Jones Gap and the (Literal) Trailblazer It’s Named After
by Melinda Long | February 29, 2016
What do a hatchet, a pig, and a toll road have in common? Jones Gap State Park, of course.
If you’ve ever visited Jones Gap in Marietta, SC, then you’ve seen first-hand that the park’s known for its lovely plants and wildlife. Interestingly, many of the spring plants there complete their entire life cycle in a matter of weeks. They may be terribly short-lived, but they’re beautiful.
Jones Gap is not only beautiful, but it’s also a great place for walk-in camping, picnicking, fishing, hiking, and just being. The park even features a hands-on ecology learning center for students run through Discover Carolina.
The Middle Saluda River runs right through the park, and so does the Eastern Continental Divide. Another bit of trivia: Jones Gap is even home to South Carolina’s first state-owned and -operated fish hatchery: the Cleveland Fish Hatchery.
You want waterfalls? Jones Gap has them. There’s Rainbow Falls, Jones Gap Falls, and Silver Steps Falls, just to name a few.
And the whole thing is right here in our backyard. It makes you wish for spring weather just to be able to enjoy the beauty of it!
You can thank Henry Ware and his cousin E. Ervin Dargan for purchasing the beautiful land in the 1950s and then selling it and donating it to the state of South Carolina for a park in 1976. They were afraid of the effect real estate development might have on the amazing natural area and believed this move would keep that land safe. Which it did.
Greenville attorney Thomas Wyche also played a major role in protecting the land when he established the Naturaland Trust in 1973. The trust was designed to secure 10,000 acres in the northern Greenville area and nearby, including Jones Gap.
So where did the name come from? Jones is a common name. But in this case, it belonged to a very uncommon man.
Solomon Jones was a road builder who was born in Buncombe County, NC, on March 7, 1802. Though he was self-taught and used no instruments, he was incredibly talented at his work.
According to local lore, he set his razor-back sow free at the top of what would later become a road called Jones Gap Toll Road and followed her down, holding onto the pig’s tail. He knew that she’d take the shortest route. Thus the Jones Gap Toll Road was created along that same path.
Jones had a businessman’s mind. Once the road was opened, he charged a toll to access it. It was the only direct road between Transylvania County and Greenville until US 276 opened in the 1930s.
Jones was also responsible for several other roads in the area. According to The Woodville Republican paper published on Jan. 20, 1927, “Solomon Jones [possessed] the distinction of being the first American scenic road builder whose pursuit was so recognized.”
That same small town newspaper from Woodville, Mississippi, recalls a ghost story about the great “pioneer” of his day. It seems that a group of children in Hendersonville were returning from a party one night when they saw a ghostly, towering figure with “long, flowing hair.” He was beating the brush in the area of Mount Hebron and following a large razor-back sow, whose tail he held in his left hand. In his right hand, he was swinging an axe.
The parents didn’t take this ghost story too seriously. They attributed the children’s tale to stories told at the party (and to big imaginations).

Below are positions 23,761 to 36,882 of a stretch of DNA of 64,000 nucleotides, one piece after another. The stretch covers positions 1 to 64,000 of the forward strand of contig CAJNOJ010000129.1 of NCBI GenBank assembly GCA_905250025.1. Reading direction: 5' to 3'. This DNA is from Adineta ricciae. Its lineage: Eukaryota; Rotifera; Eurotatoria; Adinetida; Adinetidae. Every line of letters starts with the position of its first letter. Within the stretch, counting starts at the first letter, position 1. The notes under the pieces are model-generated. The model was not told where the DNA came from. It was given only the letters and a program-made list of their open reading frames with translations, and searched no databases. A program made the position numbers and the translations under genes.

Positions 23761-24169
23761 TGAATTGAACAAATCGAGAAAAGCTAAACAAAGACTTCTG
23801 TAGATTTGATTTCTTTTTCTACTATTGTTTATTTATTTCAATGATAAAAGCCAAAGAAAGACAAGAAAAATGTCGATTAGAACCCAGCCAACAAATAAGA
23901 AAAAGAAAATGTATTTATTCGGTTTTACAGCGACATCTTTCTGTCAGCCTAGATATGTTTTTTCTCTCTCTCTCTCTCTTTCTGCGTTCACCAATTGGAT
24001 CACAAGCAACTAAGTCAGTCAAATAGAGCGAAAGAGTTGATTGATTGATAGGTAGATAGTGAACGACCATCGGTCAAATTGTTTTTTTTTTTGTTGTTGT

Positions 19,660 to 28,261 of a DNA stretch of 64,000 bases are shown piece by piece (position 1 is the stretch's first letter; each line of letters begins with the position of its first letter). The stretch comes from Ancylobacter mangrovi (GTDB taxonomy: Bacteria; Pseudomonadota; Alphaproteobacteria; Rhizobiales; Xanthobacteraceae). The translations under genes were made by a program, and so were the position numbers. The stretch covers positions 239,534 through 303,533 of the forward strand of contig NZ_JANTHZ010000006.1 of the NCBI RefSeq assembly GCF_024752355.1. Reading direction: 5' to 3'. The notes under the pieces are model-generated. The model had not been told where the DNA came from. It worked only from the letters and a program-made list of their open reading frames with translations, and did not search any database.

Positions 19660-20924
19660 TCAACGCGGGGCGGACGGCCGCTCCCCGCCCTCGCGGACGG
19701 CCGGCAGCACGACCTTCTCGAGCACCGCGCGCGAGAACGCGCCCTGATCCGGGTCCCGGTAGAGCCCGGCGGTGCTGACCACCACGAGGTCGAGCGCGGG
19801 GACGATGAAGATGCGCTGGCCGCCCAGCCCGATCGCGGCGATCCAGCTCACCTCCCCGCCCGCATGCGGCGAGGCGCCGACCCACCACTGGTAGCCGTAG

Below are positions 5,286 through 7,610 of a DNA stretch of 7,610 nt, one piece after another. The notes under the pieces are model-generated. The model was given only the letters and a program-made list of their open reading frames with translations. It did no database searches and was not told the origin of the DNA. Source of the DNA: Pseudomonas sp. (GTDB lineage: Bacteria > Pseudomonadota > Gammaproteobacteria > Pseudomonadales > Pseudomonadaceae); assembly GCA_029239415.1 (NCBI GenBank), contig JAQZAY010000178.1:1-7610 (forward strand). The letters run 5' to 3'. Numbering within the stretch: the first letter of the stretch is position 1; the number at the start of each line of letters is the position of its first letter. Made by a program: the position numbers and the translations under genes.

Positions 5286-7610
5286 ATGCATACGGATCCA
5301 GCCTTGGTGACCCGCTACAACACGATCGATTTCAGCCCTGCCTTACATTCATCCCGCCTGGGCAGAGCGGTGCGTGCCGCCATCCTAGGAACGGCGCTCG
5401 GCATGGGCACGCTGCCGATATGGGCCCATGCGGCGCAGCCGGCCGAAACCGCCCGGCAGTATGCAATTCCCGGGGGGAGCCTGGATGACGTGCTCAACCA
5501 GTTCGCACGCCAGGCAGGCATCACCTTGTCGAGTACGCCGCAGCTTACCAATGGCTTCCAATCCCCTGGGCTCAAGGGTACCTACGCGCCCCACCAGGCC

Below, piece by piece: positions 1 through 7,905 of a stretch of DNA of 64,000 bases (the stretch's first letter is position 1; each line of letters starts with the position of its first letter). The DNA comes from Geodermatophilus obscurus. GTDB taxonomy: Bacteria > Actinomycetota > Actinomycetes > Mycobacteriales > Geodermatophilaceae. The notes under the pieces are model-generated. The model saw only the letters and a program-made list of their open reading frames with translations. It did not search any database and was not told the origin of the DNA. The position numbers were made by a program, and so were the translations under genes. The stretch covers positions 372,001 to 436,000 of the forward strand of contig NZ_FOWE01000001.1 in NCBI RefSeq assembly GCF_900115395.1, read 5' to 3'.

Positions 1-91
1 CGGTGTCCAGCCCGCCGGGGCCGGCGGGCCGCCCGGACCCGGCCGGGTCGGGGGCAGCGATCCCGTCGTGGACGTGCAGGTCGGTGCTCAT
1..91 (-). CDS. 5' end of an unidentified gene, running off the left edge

No one can say whether the legend of the sow and the hatchet used to carve the toll road is actually true, but there’s no doubt that Jones was good at building roads. He was also much revered.
“Solomon Jones was one of the most remarkable engineers of his age,” reads Findagrave.com. “His ingenious mind was never exceeded in the location of thoroughfares across the most difficult barriers of the Appalachian system. He was the most noted road builder this section has ever known. Perhaps his most wonderful piece of engineering was the Jones Gap Turnpike.”
When he died at the age of 97, the road builder Solomon Jones was buried on top of Mount Hebron peak, a mountain peak near Laurel Park in Henderson County, NC, that he’d purchased and named as a young man.
BlueRidgeNow.com says that Jones commissioned this epitaph five years prior to his death: “Here lies Solomon Jones, The Road Maker. A True Patriot. He labored fifty years to leave the world a better place than he found it. Born 7 March 1802. Died 23 April 1899.”
Jones was the father of twelve children and married twice, the second time at the age of 80. The home he built on Mount Hebron is still in use today.
And now, we have the amazing Jones Gap State Park — which eventually sprang up along his namesake toll road. The park officially opened to the public in January 1989. Today, it boasts nearly 4,000 acres of land all total, and it’s home to more than 600 kinds of wildflowers, as well as more than 60 types of mammals.
Next time you visit, say thanks to a very uncommon man.
For more information about Jones Gap State Park, check into our official TRH listing for the park.
Writer: Melinda Long
Editor: Celeste Hawkins
Photography: Featured image — miknx; creek and bridge — Matthew Blouir; and trees — Lucid Nightmare
“Etched in Stone: Local Memories of Note” on BlueRidgeNow.com
Interviews — Rosemary Bomar, Dean Campbell, and Penny Forrester
“January 15, 1927” in The Woodville Republican
“Jones Gap State Park” on SouthCarolinaParks.com
“Jones Gap State Park” on Wikipedia.com
“Solomon Jones” on FindaGrave.com
“Walk in the Woods: Jones Gap State Park” on Connections.Greenvillesc.gov